A year or two after my father's death my mother stood in the main downtown street, and speculated that she could outlive all her children yet. She didn't seem too heartbroken by the idea.
From those two incidents a fear (irrational, perhaps, and only occasional) that my 90-year-old mother would outlive me, and that my demise would be caused by the stress of caring for the one who bore me. To strangers she calls herself "ornery" and it sounds really cute.
Living with it isn't.
It turns out this fear of not outliving one's parent is not uncommon. One of my friends wonders if he will outlive his demented father. Another reports that his father talks the same way: my friend's grandfather is on no medication, his father takes half a dozen.
Probably I should be too ashamed to write about this, but it's hard to feel guilty about hoping for the natural order of things. I honestly have no desire to outlive my children.
Meanwhile, I try to keep my stress levels as low as possible. I don't have a job away from home. But as I was saying to some friends last night, I don't know if I can take enough cleansing breaths and say enough "Ohms" to stay healthy.
I said it in all seriousness, but it drew a good laugh.
Well, I'll take my laughs where I can get them. I laughed too.
Then I took a great big cleansing breath and chanted, "OOOhm!"
January 10, 2010 Valparaiso, IN
Today I finally sat down again after months of neglect and address my biggest Internet buggaboo - Facebook!
First I tried to log in, but of course I had forgotten my password. Trying to get my confirmation and reset my password is what discouraged me from responding to Facebook requests two months ago.
This time I managed to leap that virtual hurdle and actually log in. No, people, I am not unwilling to be your friend. I just haven't gotten facially literate yet.
So, anyway, I log in and get a message from a young friend to the effect of, "Glad to see you've maximized your hipness by joining Facebook!"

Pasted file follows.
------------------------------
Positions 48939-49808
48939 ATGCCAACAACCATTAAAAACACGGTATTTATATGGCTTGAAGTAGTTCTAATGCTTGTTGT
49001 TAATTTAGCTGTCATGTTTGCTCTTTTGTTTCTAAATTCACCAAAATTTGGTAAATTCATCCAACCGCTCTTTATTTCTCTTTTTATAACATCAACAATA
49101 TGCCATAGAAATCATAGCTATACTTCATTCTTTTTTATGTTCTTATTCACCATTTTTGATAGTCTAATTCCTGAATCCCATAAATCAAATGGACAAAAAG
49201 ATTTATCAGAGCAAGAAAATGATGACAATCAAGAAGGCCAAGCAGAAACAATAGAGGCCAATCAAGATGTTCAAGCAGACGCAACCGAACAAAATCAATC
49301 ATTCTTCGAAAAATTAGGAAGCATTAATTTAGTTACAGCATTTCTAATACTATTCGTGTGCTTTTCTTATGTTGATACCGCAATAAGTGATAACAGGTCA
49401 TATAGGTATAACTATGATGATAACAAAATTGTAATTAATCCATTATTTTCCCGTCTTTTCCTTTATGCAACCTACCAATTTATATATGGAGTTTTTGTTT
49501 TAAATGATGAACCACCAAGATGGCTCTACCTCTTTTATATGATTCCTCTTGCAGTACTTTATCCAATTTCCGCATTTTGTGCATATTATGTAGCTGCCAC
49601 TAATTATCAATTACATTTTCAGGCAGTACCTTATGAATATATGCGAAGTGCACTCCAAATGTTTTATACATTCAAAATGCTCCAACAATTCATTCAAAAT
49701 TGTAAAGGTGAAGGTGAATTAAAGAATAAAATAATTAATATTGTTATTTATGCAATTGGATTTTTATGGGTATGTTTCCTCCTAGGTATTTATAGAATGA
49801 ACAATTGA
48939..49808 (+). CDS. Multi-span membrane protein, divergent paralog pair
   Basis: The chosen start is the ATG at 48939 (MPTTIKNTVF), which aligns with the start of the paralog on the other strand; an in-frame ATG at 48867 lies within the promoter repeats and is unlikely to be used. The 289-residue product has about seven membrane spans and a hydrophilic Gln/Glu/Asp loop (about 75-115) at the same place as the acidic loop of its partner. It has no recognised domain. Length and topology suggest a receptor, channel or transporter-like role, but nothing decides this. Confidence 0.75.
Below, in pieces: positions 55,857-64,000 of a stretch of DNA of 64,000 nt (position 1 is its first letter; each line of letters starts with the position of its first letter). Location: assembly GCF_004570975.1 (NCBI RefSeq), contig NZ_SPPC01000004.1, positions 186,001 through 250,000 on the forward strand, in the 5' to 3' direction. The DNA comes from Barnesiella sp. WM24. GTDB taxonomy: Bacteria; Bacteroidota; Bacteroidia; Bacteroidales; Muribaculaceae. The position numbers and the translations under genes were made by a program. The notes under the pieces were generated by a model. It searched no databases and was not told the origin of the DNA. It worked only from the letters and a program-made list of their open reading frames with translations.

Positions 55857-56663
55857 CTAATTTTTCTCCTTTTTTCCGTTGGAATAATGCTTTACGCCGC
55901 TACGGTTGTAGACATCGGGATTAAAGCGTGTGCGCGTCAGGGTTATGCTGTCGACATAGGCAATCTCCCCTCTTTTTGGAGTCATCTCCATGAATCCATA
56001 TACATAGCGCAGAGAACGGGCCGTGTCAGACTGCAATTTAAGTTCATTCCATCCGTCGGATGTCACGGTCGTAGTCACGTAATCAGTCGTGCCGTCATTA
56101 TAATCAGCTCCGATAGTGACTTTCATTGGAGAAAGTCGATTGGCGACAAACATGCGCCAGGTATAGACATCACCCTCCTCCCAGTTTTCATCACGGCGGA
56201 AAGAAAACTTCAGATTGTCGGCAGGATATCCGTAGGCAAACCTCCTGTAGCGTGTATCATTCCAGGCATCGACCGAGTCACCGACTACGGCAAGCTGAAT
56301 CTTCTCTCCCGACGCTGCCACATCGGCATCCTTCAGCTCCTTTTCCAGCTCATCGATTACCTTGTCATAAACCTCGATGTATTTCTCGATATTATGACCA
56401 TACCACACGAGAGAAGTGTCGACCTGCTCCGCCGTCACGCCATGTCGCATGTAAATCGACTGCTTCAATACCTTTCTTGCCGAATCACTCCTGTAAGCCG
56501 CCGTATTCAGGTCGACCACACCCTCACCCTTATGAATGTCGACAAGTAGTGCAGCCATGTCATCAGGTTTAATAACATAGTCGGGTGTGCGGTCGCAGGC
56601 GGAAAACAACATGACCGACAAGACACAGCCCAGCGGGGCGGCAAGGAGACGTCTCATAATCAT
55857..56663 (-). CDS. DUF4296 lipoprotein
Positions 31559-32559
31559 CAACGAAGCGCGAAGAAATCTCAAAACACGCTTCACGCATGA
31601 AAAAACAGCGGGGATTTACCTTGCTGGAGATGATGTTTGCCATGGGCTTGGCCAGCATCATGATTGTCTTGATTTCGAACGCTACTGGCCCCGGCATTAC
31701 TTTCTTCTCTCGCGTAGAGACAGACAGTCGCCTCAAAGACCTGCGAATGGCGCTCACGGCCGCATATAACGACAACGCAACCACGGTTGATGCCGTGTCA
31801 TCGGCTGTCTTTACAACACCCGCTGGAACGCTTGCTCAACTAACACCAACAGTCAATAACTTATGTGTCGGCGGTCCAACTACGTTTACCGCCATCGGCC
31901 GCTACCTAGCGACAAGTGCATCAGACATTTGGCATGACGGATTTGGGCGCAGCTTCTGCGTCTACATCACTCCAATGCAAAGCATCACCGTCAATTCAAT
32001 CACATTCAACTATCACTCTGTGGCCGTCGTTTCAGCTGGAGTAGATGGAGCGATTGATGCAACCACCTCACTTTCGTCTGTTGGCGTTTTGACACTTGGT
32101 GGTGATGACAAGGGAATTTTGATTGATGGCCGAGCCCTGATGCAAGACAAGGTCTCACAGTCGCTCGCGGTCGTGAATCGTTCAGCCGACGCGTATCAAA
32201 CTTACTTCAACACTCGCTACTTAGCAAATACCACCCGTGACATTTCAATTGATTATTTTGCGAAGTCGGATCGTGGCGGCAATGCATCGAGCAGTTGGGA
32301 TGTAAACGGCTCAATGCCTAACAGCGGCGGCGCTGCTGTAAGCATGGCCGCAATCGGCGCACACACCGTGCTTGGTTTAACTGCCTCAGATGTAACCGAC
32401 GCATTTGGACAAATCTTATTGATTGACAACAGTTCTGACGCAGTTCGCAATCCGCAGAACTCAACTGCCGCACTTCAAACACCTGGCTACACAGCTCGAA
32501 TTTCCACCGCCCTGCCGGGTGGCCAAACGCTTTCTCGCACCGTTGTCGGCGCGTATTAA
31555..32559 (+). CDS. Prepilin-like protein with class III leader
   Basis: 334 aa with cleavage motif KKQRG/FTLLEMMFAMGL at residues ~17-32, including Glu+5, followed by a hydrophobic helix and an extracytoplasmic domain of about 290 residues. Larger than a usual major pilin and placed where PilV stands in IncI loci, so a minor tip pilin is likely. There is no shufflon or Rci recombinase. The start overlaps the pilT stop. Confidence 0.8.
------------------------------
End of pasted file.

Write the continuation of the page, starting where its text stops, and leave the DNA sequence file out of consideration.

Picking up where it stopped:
Alas, if only I were hip!
I'm afraid I am only hip enough to break it!
January 9, 2010 Valparaiso, IN
You know how some airplanes have "eject" buttons that pilots push when they know they are going to crash and want to get clear of the plane?
I think there are similar "reject" buttons in life.
People talk about being afraid of rejection, but I don't believe it. The I Ching advises not risking the humiliation of refusal until you have made your relations firm. If you ask for something and are refused, it might be because the person does not feel like doing it. Chances are it is because you have failed to do much for him. Instead of dealing with the reality of the situation and allowing the person time to appreciate you and what you have to offer (and actually doing something to earn consideration), you yourself have opted to push the "reject" button.
If a community rejects a person, it is usually because that person first rejected the members of the community: she spurned the values of the community and rejected the option of caring about the feelings of others. She pushed the "reject" button herself.
Of course, not all mechanisms are perfect. Sometimes people push the "reject" button again and again and it just doesn't work. Eventually, though, human psychology being what it is, the turn-off and turn-out will occur.
And of course, the rejected one will blame everyone else - when often enough he pushed the red "reject" button himself.
January 8, 2010 Valparaiso, IN
Today we took a walk to the Post Office (empty of customers).
We had to walk in the street because most of the sidewalks were not shoveled.
We got tense and ugly looks from motorists whose territory we had invaded.
Hey, folks! Shovel the sidewalks and we won't saunter in the streets!
Saunter is hardly the word for it. Cowering is more what we were doing, especially after a car went by me at twenty miles an hour not more than a foot to my right!